The Civil War Connections Blog

Jefferson Davis and Somali Pirates

What do the Confederates States and Somalia have in common? Lawlessness? No. Low literacy rates? Nope, well maybe but that’s a different story. Arrrg, put your  eye patches thinking caps on. It’s PIRATES, matey!

 

While reading through some old issues, 150 years old to be exact, of Scientific American (because that’s what history buffs do on the weekends) I came across and article entitled “SOUTHERN PRIVATEERS AT WORK” dated June 5, 1861. Privateers is a basically a sugar coated way of saying pirates. They were named this because it was private ship crews who would sack ships and usually gave a percentage of their spoils to whoever authorized their actions.  According to this article it was Jefferson Davis, President of the Confederacy, who authorized these pirates to troll the waters of the coast of the Atlantic Ocean and the Gulf of Mexico.  Scientific American was a northern based publication so in the Confederate States they would not have thought of these ships as pirate ships.  In the South these privateers may have been celebrated and at the very least seen as a necessary force of war times.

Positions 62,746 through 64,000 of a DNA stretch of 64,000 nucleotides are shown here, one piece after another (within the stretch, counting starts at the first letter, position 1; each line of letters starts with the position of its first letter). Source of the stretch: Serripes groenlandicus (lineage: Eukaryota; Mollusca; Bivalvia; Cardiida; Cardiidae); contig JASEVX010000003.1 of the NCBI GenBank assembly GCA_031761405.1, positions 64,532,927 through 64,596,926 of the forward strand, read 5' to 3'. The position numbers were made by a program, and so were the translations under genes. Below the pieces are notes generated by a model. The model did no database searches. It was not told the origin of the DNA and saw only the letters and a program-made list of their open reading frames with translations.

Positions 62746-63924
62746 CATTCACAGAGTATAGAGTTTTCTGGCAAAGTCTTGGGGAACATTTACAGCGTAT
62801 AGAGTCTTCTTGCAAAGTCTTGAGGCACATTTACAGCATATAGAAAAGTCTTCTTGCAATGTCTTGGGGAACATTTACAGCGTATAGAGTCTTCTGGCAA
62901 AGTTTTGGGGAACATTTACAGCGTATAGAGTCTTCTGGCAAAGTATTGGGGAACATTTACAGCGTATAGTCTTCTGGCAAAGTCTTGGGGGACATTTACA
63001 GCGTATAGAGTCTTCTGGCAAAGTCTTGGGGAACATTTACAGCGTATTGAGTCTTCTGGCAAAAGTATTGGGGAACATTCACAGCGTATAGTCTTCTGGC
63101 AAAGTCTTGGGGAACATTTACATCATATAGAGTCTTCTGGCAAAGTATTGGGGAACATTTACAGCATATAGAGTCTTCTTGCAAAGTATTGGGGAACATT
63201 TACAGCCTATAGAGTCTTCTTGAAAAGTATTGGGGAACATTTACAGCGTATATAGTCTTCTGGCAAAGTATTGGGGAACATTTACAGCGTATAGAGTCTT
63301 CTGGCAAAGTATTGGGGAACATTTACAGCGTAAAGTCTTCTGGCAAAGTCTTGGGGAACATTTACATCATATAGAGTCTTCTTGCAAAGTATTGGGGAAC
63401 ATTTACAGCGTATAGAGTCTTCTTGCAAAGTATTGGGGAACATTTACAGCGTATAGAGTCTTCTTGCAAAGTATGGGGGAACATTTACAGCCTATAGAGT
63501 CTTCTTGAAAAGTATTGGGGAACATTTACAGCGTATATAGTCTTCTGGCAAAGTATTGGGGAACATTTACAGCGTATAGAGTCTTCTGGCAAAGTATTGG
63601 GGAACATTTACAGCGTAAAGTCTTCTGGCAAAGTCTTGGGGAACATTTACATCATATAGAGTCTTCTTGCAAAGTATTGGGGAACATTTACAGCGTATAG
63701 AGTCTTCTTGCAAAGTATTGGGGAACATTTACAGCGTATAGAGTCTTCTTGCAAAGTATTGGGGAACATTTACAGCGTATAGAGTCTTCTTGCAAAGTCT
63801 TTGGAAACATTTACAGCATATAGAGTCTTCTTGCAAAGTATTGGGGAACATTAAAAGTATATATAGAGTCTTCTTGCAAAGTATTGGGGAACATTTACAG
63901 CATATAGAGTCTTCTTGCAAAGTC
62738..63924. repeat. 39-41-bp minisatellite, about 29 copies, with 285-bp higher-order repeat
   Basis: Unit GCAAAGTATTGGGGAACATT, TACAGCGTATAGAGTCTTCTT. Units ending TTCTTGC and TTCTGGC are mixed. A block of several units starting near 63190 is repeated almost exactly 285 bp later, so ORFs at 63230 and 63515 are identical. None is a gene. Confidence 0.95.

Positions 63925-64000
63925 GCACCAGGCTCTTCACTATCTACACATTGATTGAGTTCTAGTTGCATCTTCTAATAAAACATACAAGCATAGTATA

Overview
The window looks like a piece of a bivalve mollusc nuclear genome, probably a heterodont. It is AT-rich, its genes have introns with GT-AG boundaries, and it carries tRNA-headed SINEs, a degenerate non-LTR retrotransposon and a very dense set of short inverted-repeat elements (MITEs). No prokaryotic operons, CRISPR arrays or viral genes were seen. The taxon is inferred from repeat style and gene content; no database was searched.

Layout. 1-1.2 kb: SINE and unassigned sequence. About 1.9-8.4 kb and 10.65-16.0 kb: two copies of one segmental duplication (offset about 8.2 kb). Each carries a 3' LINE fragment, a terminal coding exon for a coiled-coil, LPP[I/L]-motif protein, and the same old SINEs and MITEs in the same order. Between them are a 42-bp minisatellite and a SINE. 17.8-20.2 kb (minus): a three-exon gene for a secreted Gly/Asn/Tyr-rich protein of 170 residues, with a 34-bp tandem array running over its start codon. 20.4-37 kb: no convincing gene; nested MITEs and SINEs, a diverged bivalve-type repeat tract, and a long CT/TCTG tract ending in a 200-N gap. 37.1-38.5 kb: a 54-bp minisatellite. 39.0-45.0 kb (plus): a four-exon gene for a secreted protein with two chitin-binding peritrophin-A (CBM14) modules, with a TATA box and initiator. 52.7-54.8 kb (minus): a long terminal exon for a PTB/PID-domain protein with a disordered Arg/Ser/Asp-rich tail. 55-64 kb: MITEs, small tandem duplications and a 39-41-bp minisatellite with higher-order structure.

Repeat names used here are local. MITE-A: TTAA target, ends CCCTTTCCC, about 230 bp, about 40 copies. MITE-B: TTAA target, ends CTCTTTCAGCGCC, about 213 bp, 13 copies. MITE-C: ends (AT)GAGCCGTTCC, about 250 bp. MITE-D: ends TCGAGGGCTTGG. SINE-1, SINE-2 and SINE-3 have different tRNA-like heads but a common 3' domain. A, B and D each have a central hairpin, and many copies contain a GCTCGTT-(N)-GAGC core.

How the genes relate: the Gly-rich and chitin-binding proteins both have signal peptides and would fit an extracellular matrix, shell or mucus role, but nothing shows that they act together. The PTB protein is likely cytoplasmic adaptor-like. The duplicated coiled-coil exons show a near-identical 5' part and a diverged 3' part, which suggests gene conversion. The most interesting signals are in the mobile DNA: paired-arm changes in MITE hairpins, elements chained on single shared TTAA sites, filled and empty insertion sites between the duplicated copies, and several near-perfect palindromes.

People may think pirates, like the Civil War,  are a thing of the past. I certainly did until a few years back ago when a story broke about pirates based in the eastern African country of Somalia.  Spurred by Somalia’s own civil unrest, now it seems that every few months if not more there is a story of Somali pirates kidnapping people, usually Western tourists, and holding them for ransom.  While the Atlantic Ocean and Gulf of Mexico are safer from such terror, the Indian Ocean remains dangerous.

Just as North and South viewed the Confederate privateers very differently, the Somali pirates are viewed differently from different parts of the world.  While the prevailing image around the world of the Somali pirates is a negative one, a writer for the the world news website Al Jazeera shows that Somali’s have many different views of the pirates and their motives. Follow the link to read more on these modern day pirates: http://www.aljazeera.com/indepth/opinion/2011/09/201192485643631890.html

 

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